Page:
University of California – Riverside Brings Back Powwow Princess Tradition

Published March 19, 2019

RIVERSIDE, Calif. —  Katianna Warren is committed to promoting her Native American culture and proudly talking about what higher education means. To her, both go hand-in-hand.

Warren, a 20-year-old college student from Antelope Valley, is the second Pow Wow Princess representing the University of California, Riverside at regional and national powwow gatherings. Warren has held many titles, but UCR is the first university princess title she has captured. This Native American princess was selected by a committee created by UCR’s Native American Student Programs, known as NASP, which provides leadership opportunities for young Native women.

Katianna Warren

The committee is comprised primarily of UCR students and staff. The royalty title, which offers no official monetary compensation, is not exclusive to UCR students and is open to all Native American women ages 17 to 30. Among the requirements to apply, candidates need to be college students (or recent graduates), need to have verifiable tribal affiliation, and two letters of recommendation. The application process also requires a written statement, a speech, and a dance competition.

After a 22-year hiatus, in 2017-2018 UCR selected Dominique Lombardi as princess. Last May, Warren was chosen as the 2018-2019 title holder.

“This is to primarily create an opportunity for our young women to develop themselves, to become that leader and role model for others,” said Joshua Gonzales, NASP director, who worked to revive the Pow Wow Princess tradition.  A pageant open to the community means creating a space for women to be empowered, and many times, to connect with their languages, and culture, Gonzales said.

“We see women as the strength, the power. They are the backbone of our communities and we honor and respect them,” Gonzales said.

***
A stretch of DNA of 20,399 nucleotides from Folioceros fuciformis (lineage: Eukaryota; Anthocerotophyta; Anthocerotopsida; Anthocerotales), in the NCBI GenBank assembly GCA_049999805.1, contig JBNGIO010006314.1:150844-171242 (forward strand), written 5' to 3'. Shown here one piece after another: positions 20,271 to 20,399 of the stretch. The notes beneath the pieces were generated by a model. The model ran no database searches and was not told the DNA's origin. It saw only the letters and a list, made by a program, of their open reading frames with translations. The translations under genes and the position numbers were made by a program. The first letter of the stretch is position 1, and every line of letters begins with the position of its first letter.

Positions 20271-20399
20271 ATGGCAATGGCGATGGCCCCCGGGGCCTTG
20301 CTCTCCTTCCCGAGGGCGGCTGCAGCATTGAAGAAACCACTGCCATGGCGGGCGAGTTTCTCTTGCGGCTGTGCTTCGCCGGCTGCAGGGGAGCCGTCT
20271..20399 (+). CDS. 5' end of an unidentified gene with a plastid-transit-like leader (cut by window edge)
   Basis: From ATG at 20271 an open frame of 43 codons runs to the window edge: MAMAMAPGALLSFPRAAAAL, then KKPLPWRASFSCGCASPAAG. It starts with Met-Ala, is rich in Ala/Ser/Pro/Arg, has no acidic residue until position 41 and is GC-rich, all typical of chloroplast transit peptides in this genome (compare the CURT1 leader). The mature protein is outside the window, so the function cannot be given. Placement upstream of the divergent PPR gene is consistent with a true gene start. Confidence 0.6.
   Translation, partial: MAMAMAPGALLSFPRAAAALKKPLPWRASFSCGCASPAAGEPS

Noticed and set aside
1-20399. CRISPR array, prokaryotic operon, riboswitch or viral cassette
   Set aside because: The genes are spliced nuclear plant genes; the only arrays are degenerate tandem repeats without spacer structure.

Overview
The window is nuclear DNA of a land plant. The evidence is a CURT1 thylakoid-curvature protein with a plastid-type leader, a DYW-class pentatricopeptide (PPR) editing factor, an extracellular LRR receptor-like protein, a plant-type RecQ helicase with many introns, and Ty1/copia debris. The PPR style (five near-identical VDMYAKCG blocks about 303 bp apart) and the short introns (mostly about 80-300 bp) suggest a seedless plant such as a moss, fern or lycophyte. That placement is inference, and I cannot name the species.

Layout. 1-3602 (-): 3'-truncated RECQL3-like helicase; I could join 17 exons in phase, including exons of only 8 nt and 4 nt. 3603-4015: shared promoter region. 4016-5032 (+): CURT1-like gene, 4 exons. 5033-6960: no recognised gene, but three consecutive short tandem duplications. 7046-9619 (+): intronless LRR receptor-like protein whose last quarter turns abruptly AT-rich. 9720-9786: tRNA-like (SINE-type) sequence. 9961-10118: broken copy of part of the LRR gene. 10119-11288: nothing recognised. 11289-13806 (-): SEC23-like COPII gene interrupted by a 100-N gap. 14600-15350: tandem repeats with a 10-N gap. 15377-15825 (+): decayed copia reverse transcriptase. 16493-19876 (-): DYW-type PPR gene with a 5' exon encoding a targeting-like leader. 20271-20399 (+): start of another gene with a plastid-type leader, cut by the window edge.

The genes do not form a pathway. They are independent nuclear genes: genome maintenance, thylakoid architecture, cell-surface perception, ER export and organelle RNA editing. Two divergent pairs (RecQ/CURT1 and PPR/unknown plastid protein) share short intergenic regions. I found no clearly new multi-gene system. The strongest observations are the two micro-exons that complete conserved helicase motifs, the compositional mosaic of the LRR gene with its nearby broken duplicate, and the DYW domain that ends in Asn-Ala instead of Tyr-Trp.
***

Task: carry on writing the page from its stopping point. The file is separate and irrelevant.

The title requires travel to powwow celebrations to represent UCR. Lombardi, a Cahuilla descendant, is a University of Redlands graduate now working as a teaching assistant at Morongo School in Banning. She applied for the 2017-2018 title because UCR means something special to her, even if this is not her alma mater, she said.

“UCR is close to home and the university has high respect for the Cahuilla. UCR sits on Cahuilla territory. I wanted to be able to do something to give back to the community,” she said. At powwows, she reminded young people that college is achievable. Her presence at out-of-state powwows allowed organizers to learn about UCR and consider connecting to the campus for future events or to simply visit, she said.

At every powwow, Warren too gets to speak and send a positive message regarding the power of higher education.

At UCR, Warren led a basic sign language workshop over the summer with high school students who participated in the annualGathering of the Tribes Summer Residential Program, an eight-day initiative for Native American high school students.

She taught them basic sign language; Warren is a second-year student at Antelope Valley College, double majoring in deaf studies and interpreting American Sign Language. Warren descends from a lineage of strong Navajo women from Red Mesa, Utah. In her family, the matriarch is her maternal grandmother, Ruby Warren, who still raises sheep on the reservation.

“I learned from my grandma to always laugh and see the best in things. She’s pretty strong,” Warren said.

From her own mother, Cyndnee Ashmore, Warren has learned to be “strong-willed, to pick yourself up and keep going.”

In addition to learning the power of internal strength from them, Warren has learned to connect more with her culture and has picked up beading and weaving, skills that have allowed her to make her own moccasins, leggings, and shawls. Depicting roses, hummingbirds, and horses, her creations represent her life.

Warren’s title expires in May.

“This has been one of my most enjoyable experiences. I always feel welcome here,” Warren said. “When I come out to UCR and I see this program, it’s so cool. It’s nice to see how connected NASP students are, how they help each other out.”

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